Federal Reserve Chair Jerome Powell, speaking at last week’s symposium in scenic Jackson Hole, WY, stated that inflation remains too high and would not rule out further interest rate hikes.
That’s a little more hawkish than recent comments from Philly Fed chief and former University of Delaware President Patrick Harker.
Harker sits on the Open Market Committee that sets interest rates and is not viewed as a dove in fighting inflation. (Harker always adds the disclaimer that his views do not represent those of the Fed).
Below is a 14-minute video of Powell’s remarks:
One worrisome factor for the Fed is rising gas prices after a decline that had been a factor in a leveling off of inflation.
Gas is not a big part of many budgets, but its effects make their way through the economy. This week, we did see the price at the pump drop a few cents a gallon in Delaware.
Also on the inflation front, I received an Email from accounting and tax software vendor Intuit announcing a 20% increase in its cloud subscription. While the dollar amount is small it shows that tech giants are more than willing to impose price increases.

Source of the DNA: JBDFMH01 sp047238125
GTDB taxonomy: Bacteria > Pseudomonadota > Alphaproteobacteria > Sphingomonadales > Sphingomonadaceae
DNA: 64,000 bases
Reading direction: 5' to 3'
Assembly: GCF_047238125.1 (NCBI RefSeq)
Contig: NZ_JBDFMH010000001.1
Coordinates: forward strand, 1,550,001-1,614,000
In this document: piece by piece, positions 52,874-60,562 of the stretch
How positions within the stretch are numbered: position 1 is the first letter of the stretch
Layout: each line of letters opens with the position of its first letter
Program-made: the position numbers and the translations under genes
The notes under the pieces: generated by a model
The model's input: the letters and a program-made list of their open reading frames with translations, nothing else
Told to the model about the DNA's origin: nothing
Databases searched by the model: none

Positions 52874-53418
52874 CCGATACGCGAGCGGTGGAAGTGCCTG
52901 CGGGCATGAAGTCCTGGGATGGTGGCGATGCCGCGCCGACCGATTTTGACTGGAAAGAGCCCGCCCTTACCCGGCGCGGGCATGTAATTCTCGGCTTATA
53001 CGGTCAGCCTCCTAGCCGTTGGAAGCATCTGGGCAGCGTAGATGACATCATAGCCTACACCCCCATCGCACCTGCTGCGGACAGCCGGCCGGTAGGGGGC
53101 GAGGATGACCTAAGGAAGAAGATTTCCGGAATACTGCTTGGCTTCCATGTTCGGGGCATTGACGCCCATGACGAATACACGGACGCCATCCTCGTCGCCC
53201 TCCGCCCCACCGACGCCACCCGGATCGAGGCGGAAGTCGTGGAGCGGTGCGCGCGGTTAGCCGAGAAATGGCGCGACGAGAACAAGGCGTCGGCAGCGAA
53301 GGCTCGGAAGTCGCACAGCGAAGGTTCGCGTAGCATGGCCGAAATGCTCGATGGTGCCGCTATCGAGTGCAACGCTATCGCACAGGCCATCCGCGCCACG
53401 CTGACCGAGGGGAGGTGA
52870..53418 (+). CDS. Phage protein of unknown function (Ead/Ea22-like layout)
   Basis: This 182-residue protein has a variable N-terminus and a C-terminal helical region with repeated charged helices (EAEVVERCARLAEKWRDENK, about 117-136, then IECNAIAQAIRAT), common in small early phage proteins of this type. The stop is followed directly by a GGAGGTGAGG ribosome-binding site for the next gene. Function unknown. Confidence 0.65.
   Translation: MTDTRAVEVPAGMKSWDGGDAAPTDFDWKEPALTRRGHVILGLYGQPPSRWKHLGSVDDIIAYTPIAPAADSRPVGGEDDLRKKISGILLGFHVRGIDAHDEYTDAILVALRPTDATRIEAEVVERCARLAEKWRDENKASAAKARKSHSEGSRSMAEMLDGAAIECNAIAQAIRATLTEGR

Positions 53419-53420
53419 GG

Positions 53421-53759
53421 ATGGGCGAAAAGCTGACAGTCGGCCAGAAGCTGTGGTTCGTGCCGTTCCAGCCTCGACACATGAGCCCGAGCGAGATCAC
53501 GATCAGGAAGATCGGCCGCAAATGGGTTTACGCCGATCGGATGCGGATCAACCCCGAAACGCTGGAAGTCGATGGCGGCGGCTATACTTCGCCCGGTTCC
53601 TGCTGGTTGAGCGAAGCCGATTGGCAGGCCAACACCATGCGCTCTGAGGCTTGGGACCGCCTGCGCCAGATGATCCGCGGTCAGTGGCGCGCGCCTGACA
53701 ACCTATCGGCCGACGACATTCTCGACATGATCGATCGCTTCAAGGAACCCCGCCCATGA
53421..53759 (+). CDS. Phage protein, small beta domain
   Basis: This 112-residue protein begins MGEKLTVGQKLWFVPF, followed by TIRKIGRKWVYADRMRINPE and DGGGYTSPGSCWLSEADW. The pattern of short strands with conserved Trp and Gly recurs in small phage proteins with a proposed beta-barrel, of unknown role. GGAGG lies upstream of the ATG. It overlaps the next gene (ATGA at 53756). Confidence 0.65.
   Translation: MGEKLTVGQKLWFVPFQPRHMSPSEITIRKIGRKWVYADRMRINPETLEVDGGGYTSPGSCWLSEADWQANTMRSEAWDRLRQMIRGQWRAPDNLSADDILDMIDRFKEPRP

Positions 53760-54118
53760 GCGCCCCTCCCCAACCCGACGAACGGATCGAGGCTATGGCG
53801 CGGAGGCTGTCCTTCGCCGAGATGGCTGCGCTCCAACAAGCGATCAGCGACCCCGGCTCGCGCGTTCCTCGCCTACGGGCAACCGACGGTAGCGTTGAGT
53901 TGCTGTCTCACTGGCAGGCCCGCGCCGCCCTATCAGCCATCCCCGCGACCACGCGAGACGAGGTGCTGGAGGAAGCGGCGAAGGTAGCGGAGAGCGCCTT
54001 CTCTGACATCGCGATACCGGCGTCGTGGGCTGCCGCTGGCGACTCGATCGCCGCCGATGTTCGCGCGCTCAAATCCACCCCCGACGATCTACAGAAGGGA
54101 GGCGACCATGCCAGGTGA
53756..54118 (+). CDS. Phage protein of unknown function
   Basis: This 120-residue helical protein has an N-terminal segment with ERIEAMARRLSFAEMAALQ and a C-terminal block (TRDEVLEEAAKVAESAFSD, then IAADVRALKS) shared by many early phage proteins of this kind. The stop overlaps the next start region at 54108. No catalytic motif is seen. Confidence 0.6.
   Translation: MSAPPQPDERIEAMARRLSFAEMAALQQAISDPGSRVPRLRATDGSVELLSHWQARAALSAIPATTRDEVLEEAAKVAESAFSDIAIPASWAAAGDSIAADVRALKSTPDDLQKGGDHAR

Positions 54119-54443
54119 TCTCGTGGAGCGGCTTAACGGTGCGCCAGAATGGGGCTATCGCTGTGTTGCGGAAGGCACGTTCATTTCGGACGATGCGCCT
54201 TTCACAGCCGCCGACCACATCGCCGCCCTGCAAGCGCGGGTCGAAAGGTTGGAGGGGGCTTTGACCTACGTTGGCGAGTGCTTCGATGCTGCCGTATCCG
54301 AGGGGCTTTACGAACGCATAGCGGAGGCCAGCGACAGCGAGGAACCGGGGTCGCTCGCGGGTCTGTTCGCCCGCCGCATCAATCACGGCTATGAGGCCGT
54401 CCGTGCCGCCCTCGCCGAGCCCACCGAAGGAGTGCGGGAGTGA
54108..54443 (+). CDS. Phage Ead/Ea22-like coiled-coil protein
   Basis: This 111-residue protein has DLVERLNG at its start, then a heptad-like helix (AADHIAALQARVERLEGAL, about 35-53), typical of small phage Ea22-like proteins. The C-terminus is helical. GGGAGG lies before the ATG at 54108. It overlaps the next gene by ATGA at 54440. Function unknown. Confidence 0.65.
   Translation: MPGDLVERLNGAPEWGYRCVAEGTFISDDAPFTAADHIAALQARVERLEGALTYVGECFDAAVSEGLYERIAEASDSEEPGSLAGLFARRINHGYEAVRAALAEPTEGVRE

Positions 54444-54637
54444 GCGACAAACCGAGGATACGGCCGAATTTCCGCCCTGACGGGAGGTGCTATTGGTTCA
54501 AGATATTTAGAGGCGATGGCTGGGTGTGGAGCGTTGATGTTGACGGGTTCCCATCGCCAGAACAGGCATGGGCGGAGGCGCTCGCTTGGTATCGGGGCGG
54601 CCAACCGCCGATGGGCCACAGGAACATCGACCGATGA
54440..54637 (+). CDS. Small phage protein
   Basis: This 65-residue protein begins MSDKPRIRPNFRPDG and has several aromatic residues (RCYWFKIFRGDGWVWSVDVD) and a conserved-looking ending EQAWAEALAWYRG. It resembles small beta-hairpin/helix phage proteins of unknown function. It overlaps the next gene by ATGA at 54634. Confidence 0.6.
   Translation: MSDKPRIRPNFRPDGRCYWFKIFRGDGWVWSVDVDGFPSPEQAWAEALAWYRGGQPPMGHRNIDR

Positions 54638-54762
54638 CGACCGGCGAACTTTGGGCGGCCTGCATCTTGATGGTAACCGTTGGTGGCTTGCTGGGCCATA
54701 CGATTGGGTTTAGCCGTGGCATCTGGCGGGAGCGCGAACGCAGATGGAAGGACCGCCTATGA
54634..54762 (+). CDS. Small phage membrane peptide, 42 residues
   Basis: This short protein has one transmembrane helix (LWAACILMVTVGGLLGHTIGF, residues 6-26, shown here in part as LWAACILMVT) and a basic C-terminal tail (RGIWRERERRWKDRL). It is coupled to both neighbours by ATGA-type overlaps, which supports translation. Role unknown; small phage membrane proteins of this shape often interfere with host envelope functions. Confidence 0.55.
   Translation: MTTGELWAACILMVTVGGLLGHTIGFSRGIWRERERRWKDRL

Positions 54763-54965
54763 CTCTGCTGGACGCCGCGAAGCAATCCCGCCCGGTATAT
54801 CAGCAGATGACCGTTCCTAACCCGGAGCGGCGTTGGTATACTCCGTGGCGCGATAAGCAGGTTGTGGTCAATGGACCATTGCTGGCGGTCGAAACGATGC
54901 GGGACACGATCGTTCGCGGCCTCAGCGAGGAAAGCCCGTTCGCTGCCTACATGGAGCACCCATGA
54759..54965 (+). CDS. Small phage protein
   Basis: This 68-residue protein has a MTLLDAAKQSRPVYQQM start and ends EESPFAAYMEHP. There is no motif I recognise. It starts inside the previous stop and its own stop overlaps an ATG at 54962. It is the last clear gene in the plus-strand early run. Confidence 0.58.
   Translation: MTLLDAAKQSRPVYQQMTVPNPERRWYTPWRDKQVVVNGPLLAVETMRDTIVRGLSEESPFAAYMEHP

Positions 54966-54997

To its credit, Intuit, which owns TurboTax, MailChimp and QuickBooks, has not followed the tech world’s practice of mass layoffs, often to appease shareholders. So maybe I am helping someone keep his or her job.
Later that night, I found a parking ticket from the City of Newark that amounted to $35 for being 10 minutes late from a dinner. Had I waited to pay until early September the cost would soar to $70. That’s from the former base rate of $20. The higher rate came earlier this year as the city faces rising costs and issues with parking fine evaders.
The downside for Newark is the possibility of people being angry enough to not return to Main Street – at least for a while. I won’t be one of them, although I did see that the city put those revenues to work with a shiny new gas-fueled parking enforcement van.
The overall danger is that interest rate hikes and heftier fines that can be blamed on inflation will overshoot the runway and trigger a serious recession, rather than a “soft landing” – if there is such a thing.
Meanwhile, Delaware, after a sluggish recovery from Covid-19 saw job growth running above the national average, with a narrowing of the wide gap between First State and national jobless rates.
One promising sign is a backlog of business news that leaves our humble site playing catch up, well into the weekend.- Doug Rainey, chief content officer.